Anka: Cocoon Time

Pieter Nooten: Ourspace

Judging by Cocoon Time, one-time Clan of Xymox member Anka Wolbert survived her early brush with fame without any crippling loss to her talent. After leaving the group in the early ‘90s, Wolbert's musical style developed a trip-hop ambiance which comes strongly to the forefront on her new album's 13 songs. Recorded in East London over a period of three to four years, the album begins strongly with the lush, guitar-driven trip-hop of “Inside the Bubble” and then mellows slightly for “A Storm” and the lulling “Seven Slow Hours.” Throughout the disc, Wolbert adds vocal interest by singing in a lower register, dueting with herself, and adding distortion. “Hello Dustlane” pulsates with energy and urgency but the peak moment arrives with “Angel” whose filtered vocal and raw shoegaze wail vaguely recall Curve. In fact, the aggressive cuts make such a strong impression, one wishes Wolbert had included a few more of them and less of the dreamy downtempo material (like “Temptation”) that generally dominates. Even so, Cocoon Time impresses as a splendid and oft-intoxicating collection of classic songwriting, romantic mood-sculpting, and earthy vocalizing.

Pieter Nooten was also a Clan of Xymox member who departed the band over musical differences. He subsequently accepted a position as in-house producer at Amsterdam's One4Two studio in the early ‘90s and then reunited with Anka in 1995 for Vaselyn, a band project that ended prematurely in the wake of record company re-organization. A decade later, Nooten and Wolbert remain kindred spirits (each assisted in the production of the other's album) whose releases make a natural pair despite key differences, the primary one being Ourspace's electronic-folk instrumental emphasis. Like Cocoon Time, his album flirts with trip-hop on occasion, albeit instrumentally (“Lo Down Valley”), and Nooten likewise sings but on three tracks only, including the symphonic folk-pop tune “Stop Time” and the wistful closer “Sanctuary.” Though undeniably pretty, the dreamy material occasionally veers a little too close to New Age in “Rain Down” and jazz-lite in “Surface.” Countering such lapses are pieces like “Red Glint,” a particularly lovely example of orchestral folk. “I'm back where I belong” Nooten sings on Ourspace's serene opener “So Much Easier” and the song's natural electronic-folk swoon convincingly suggests as much.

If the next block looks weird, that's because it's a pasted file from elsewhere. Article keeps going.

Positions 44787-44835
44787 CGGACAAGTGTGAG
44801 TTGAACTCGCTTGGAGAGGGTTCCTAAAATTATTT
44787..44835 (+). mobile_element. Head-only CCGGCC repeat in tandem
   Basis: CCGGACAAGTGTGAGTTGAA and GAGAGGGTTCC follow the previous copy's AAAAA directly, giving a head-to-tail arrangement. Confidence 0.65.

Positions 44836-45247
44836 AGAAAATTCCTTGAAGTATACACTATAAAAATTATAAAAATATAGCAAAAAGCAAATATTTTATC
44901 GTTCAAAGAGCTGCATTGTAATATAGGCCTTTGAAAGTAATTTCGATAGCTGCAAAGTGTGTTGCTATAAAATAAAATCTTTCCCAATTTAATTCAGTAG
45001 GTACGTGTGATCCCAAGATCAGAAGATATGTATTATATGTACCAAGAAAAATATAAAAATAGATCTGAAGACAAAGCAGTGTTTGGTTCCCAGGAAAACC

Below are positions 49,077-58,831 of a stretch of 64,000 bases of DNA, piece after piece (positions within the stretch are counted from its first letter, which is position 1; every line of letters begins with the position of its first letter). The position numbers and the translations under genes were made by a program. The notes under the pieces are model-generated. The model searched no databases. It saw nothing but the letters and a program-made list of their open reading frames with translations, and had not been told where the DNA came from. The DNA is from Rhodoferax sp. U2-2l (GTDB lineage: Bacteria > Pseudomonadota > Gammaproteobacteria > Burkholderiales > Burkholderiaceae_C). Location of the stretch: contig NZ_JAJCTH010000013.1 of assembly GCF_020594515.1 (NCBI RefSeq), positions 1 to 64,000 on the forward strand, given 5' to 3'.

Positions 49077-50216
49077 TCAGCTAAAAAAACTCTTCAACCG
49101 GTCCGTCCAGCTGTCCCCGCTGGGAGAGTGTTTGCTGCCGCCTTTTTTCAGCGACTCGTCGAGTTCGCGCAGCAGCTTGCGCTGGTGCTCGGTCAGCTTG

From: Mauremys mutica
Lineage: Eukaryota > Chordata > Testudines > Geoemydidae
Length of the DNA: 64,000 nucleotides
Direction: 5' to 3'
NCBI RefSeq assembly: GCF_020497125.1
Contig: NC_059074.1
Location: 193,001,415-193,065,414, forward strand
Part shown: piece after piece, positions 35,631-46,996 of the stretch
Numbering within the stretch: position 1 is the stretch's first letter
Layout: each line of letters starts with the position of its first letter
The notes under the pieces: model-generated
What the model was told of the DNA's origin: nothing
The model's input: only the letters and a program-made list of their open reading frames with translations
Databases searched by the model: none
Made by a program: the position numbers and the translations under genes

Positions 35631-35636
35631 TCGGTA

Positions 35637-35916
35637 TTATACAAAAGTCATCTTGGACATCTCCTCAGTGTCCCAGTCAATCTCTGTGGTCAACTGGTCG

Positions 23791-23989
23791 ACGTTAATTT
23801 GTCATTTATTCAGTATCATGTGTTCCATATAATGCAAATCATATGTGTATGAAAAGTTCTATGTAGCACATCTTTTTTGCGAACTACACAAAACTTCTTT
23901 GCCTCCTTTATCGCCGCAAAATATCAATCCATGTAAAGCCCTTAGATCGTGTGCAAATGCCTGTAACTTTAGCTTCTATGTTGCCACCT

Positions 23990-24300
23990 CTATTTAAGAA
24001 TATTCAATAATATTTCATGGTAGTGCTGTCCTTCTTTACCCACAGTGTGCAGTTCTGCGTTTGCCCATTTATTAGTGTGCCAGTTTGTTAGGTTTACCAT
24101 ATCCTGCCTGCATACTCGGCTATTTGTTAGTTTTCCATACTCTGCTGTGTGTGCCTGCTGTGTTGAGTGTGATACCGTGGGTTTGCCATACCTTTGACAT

October 2006